Last weekend, former right-handed pitcher Pedro Martinez (along with Randy Johnson, John Smoltz and Craig Biggio) was part of the National Baseball Hall of Fame’s most recent induction class. Although he pitched for five teams during his illustrious 18-year major league career, he is best known for the seven seasons he spent with the Boston Red Sox. During his stint in the Hub, he created many memories, which have already become part of team lore.
Pedro won 219 games with a 2.93 ERA during his career. However, his time in Boston was truly special, as he was a combined 117-37 with a 2.52 ERA, 1,683 strikeouts and 3 Cy Young Awards (another three top-three finishes). Not to be forgotten is the integral role he played on the 2004 team- his last season in a Red Sox uniform- when the team finally won a World Series after an 86-year drought.
As someone who watched nearly every one of Pedro’s Boston starts, either on television or in person, I can attest that whenever he took the mound it was an event; a spectacle. The very real possibility existed that something special might happen every single time he toed the rubber. There could be a shutout, a no-hitter, a preponderance of strikeouts. The buzz he generated was electric. Baseball fans of all backgrounds delighted in watching his exploits from the edge of their seats.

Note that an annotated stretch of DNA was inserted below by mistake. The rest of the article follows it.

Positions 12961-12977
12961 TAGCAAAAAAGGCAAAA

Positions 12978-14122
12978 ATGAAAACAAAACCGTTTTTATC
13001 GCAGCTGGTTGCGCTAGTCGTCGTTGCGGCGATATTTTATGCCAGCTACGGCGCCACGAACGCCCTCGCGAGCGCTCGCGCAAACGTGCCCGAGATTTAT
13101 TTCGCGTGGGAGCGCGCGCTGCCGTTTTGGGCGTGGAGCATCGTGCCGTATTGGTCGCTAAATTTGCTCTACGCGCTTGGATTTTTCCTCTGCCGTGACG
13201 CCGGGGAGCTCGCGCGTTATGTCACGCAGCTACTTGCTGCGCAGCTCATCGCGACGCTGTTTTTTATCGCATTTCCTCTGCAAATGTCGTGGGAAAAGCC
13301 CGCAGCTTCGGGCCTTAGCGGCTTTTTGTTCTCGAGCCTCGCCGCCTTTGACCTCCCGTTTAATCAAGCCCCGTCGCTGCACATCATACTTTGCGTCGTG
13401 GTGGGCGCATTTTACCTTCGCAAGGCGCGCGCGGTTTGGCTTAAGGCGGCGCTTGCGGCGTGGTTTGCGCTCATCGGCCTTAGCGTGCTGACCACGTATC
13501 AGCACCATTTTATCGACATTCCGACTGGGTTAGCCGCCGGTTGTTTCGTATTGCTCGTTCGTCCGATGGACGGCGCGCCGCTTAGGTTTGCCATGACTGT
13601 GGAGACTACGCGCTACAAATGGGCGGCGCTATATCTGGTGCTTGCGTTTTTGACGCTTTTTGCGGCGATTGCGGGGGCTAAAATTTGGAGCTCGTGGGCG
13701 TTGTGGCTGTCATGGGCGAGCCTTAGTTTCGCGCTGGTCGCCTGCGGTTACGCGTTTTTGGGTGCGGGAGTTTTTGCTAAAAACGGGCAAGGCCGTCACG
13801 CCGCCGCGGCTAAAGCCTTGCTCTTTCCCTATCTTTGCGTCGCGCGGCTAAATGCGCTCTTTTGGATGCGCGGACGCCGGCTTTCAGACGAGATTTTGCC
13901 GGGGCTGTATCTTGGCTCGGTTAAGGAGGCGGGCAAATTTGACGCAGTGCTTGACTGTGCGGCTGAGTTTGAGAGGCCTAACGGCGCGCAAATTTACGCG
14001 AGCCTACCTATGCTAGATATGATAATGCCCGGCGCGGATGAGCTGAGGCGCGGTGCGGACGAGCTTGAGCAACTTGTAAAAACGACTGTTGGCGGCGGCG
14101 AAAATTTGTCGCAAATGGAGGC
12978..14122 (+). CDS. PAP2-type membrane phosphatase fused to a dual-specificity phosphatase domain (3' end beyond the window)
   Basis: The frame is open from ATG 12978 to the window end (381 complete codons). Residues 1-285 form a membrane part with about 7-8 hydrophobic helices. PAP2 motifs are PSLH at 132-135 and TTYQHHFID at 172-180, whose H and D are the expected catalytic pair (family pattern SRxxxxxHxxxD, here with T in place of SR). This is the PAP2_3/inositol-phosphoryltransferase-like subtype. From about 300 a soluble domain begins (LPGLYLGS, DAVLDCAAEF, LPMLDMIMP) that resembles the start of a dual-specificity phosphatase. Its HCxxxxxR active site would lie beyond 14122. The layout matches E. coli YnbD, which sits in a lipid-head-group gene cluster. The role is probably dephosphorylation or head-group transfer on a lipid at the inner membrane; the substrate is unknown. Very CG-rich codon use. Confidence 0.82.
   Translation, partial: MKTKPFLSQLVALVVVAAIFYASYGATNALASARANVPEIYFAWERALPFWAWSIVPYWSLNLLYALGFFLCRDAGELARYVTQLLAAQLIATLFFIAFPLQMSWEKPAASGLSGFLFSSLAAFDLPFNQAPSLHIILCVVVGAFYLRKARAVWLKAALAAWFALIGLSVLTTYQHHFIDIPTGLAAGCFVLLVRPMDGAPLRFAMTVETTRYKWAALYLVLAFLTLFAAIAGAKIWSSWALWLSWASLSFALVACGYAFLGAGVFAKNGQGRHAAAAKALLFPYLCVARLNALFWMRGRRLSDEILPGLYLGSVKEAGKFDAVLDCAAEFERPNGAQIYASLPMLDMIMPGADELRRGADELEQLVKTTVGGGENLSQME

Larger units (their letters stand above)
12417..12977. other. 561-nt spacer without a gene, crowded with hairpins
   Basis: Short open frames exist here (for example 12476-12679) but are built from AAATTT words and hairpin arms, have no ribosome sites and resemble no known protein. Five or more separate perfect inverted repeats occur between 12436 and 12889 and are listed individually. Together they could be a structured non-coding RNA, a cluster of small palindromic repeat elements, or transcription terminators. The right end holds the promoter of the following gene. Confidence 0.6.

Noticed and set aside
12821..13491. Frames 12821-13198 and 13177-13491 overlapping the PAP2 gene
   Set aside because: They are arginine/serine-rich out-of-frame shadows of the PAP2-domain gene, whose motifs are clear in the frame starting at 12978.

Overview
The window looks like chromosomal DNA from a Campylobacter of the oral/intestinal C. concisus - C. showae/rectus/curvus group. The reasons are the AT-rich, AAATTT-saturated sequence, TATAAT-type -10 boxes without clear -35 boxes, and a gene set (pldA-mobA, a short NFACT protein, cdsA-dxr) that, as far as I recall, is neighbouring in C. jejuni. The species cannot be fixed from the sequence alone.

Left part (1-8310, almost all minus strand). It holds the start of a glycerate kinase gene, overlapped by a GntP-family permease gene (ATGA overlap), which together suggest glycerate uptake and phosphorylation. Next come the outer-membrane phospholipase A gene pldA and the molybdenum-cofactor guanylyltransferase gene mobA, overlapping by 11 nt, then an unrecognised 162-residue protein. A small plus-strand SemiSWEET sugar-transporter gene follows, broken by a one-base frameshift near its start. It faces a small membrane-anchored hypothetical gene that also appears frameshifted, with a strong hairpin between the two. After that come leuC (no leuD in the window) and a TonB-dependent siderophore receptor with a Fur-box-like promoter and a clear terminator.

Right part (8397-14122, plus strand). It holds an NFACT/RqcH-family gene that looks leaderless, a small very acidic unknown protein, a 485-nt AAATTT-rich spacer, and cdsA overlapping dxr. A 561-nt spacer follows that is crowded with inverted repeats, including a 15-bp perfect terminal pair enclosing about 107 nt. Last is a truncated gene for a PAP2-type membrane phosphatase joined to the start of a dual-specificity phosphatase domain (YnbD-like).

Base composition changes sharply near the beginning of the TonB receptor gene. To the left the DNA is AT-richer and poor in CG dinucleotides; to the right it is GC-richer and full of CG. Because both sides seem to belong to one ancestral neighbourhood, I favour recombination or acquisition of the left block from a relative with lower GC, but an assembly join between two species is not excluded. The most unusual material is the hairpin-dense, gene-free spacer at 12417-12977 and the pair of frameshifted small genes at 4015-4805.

A wisp of an athlete, Martinez’s exploits were made all the more incredible because of their perceived improbability. Although small of stature, he possessed a fearsome mid-90s fastball, a curve and changeup that rank among the best of all time. He may have often been the smallest player on the field but because of his physical abilities, he seemed like a giant.
Fiercely proud of his Dominican heritage, he brought his culture with him when he came to Boston in a trade with the Montreal Expos prior to the 1998 season. Almost immediately, Dominican flags sprang up all over Fenway Park on days he started. In a city with a history of racial strife, this was no small feat. His mere presence changed the dynamic of crowds and how fans rooted for the team. The colorful fluttering flags, fans yelling themselves hoarse and gleefully hanging “K” signs in the outfield stands created a diverse and carnival-like atmosphere that has never been seen before or since.
Ability can get you only so far in baseball. For that reason, Martinez’s infectious fun-loving personality made him all the more entertaining to watch. From being cheerfully tied to a dugout post by teammates, to donning a Yoda mask while cheering between starts, number 45 made the game more fun for everyone around him.
There were many other highlights during Pedro’s Boston tenure, including:
The 1999 All Star Game, which was held in Boston. In front of the home crowd and a shockingly aged Ted Williams, Martinez started and threw the first two innings, facing some of the most feared hitters in the game at the height of the PED era. Nevertheless, he showed his superiority, getting five of his six outs by way of the strikeout. Barry Larkin, Larry Walker, Sammy Sosa, Mark McGwire and Jeff Bagwell (2,219 career regular season home runs between them) were all victimized by his electric stuff that night, marking an all-time moment for the Mid-Summer Classic.